Who would expect a hip, groovy, 60s-kind-of-guy working at a salt
factory to touch hearts? Who could have guessed that this guy who
didn't read would offer back to the reading world its lost literature?
No one, perhaps, except God.
Meet Mark Hamby, president of Cornerstone Family Ministries and
Lamplighter Publishing. Hamby and wife, Debbie, live in Pennsylvania,
with their two sons, Jonathan and David, and their daughter, Jennifer.
Now-a-days, Mark is a featured conference speaker as well as a family
counselor, urging parents to reach the hearts of their children.
Wiry and bright, Mark made his way through high school and even
college with little reading. It's not that he couldn't. He just
wouldn't. Yet, one starry night, July 22, 1977, everything changed.
The salt factory worker was on duty that night when a radio commentator
prayed, and Hamby knelt on the factory rooftop to change ownership
of his life.
Suddenly, he began to read the Bible - cover to cover - with gusto
and, can you believe?, do what it said. Placing gospel tracts
under beer glasses quickly cost him the part-time bartending job,
but Mark kept growing in his new relationship with Jesus. Within
two years, his church voted him "Pastor of Christian Education,"
and the senior pastor sent him to Bible college for a master's degree.
Mark likened the experience to a military boot camp where, on the
last day, he was made to sit and listen to guest speaker, Charlie
"Tremendous" Jones. Fifteen minutes into Jones' presentation,
Charlie roamed the crowd looking for someone. On the last
aisle Charlie found Mark, grabbed the quivering student, and lifted
him out of his seat.
"Young man, what great Christian literature have you been
reading in your life these days?," Jones asked.
Christian literature?, Mark asked himself. What's that? The only
thing that came to mind at that moment was a book his mother read
to him: Go, Dog Go! (And, no, that didn't count!)
Jones wasn't through. Vocal decibels increasing, Jones declared,
"You will be the same five years from now as you are today,
except for the books you read and the people you meet!" Mark
nodded. Jones started shaking him by the shoulders. "I know
you've read something! What book did you read last year, last month,
last week? What biography are you reading now to conform your life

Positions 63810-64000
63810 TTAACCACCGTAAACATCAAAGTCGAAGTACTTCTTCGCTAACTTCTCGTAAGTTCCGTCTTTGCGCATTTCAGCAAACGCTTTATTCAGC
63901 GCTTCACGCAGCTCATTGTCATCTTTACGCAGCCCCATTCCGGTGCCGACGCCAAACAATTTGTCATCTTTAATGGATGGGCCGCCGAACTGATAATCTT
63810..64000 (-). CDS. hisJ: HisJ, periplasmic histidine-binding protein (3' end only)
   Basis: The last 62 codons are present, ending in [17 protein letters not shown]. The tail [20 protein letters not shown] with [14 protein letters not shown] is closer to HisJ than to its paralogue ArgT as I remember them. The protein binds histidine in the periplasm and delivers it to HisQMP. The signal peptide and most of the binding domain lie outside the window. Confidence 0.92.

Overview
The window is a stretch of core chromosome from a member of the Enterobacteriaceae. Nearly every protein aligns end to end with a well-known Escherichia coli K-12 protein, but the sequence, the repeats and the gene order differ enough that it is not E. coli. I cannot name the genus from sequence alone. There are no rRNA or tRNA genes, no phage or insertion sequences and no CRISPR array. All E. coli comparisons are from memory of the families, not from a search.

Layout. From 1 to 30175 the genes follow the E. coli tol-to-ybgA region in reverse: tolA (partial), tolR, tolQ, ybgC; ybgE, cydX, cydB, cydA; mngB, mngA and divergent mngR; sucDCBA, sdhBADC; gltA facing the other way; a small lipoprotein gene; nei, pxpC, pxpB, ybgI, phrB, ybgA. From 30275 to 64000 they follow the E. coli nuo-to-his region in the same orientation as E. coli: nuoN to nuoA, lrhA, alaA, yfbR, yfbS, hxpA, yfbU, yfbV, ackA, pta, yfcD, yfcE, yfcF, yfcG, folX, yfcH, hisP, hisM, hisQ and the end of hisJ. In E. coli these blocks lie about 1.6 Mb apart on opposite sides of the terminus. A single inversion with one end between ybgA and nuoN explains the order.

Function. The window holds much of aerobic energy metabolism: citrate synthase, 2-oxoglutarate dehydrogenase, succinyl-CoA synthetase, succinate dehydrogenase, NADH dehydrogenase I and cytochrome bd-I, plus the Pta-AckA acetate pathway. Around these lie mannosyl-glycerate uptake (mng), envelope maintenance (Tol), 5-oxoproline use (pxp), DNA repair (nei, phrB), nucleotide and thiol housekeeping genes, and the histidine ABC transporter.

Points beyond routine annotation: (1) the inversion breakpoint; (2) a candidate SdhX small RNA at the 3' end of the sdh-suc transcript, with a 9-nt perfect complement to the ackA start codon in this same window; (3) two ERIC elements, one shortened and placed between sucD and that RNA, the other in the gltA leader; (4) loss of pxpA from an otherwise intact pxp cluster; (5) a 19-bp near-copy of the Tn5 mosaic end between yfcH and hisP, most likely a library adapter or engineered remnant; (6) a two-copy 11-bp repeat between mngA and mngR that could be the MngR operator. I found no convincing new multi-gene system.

into the image of Christ?"
Mark was shaken, in more ways than one. The audience, including
his wife, laughed itself into tears.
Three days later, Mark received a special package. He thought it
might be a bomb; it was, of sorts. It contained 12 biographies,
including D.L. Moody, Greatest Evangelist of the 19th Century.
Three hours later, Mark Hamby had read his very first book. He was
speechless, but had finally discovered the heroes whose lives challenged
him to soar. Mark determined to be like them, no matter the cost.
Soon after this - uh - experience with Charlie Jones, Hamby
realized that children need captivating literature that is character-building
and, most importantly, Christ-honoring. He wanted to provide the
life-transforming literature that he had missed as a child. God
honored Mark's desire and, in the mid-1990s, birthed Cornerstone
Family Ministries and Lamplighter Publishing, responsible for republishing
more than fifty literary works known as the Lamplighter Rare
Collector's Series. Many of these books have been out of print
more than 100 years; some, more than 300. Screened oh-so-carefully
and nicely hardbound to stay that way, it is no exaggeration to
say these books are treasures. From the brave and loyal Teddy to
the sacrificially kind Agnes, children will ask, "One more
chapter, pleeeeeeeeease!" Mine do.
Besides keeping them at the edge of their seats with rickety rafts
and courageous knights, these books teach children important lessons
about honesty and how the truth sets us free, about love and giving
oneself for the bettering of our neighbor, and other such lessons
you'll want your children to glean from your home. Virtues like
courage and perseverance and forgiveness seep through the pages
and waft from long ago days into our own.
If you prefer books that show disobedient, disrespectful children
as heroes, and stories that provoke your children to mimic the bad
behavior of the character, you will not want these books. Unlike
the modern "sensual, sensational and shallow" books, these
have the opposite affect. These books point you and your children